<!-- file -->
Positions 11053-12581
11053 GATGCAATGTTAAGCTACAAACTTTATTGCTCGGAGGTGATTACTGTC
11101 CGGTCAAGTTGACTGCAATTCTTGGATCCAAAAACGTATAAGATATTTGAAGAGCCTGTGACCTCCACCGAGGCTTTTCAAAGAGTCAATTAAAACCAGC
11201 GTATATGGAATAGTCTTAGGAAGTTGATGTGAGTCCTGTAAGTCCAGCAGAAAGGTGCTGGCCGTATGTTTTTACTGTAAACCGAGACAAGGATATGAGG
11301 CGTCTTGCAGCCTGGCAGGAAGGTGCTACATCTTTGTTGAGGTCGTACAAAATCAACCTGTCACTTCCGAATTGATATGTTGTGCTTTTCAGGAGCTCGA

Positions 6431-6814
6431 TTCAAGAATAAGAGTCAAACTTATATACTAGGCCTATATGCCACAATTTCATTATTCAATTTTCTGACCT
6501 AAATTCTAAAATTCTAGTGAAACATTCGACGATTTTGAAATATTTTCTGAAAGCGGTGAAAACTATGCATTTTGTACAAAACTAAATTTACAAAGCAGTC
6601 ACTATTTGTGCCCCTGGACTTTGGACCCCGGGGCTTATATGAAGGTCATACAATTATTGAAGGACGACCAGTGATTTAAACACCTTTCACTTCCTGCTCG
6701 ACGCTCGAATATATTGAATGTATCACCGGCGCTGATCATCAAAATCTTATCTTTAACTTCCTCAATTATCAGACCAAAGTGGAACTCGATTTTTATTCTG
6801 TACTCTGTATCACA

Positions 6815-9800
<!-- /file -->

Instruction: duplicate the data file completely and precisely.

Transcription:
Positions 11053-12581
11053 GATGCAATGTTAAGCTACAAACTTTATTGCTCGGAGGTGATTACTGTC
11101 CGGTCAAGTTGACTGCAATTCTTGGATCCAAAAACGTATAAGATATTTGAAGAGCCTGTGACCTCCACCGAGGCTTTTCAAAGAGTCAATTAAAACCAGC
11201 GTATATGGAATAGTCTTAGGAAGTTGATGTGAGTCCTGTAAGTCCAGCAGAAAGGTGCTGGCCGTATGTTTTTACTGTAAACCGAGACAAGGATATGAGG
11301 CGTCTTGCAGCCTGGCAGGAAGGTGCTACATCTTTGTTGAGGTCGTACAAAATCAACCTGTCACTTCCGAATTGATATGTTGTGCTTTTCAGGAGCTCGA

Positions 6431-6814
6431 TTCAAGAATAAGAGTCAAACTTATATACTAGGCCTATATGCCACAATTTCATTATTCAATTTTCTGACCT
6501 AAATTCTAAAATTCTAGTGAAACATTCGACGATTTTGAAATATTTTCTGAAAGCGGTGAAAACTATGCATTTTGTACAAAACTAAATTTACAAAGCAGTC
6601 ACTATTTGTGCCCCTGGACTTTGGACCCCGGGGCTTATATGAAGGTCATACAATTATTGAAGGACGACCAGTGATTTAAACACCTTTCACTTCCTGCTCG
6701 ACGCTCGAATATATTGAATGTATCACCGGCGCTGATCATCAAAATCTTATCTTTAACTTCCTCAATTATCAGACCAAAGTGGAACTCGATTTTTATTCTG
6801 TACTCTGTATCACA

Positions 6815-9800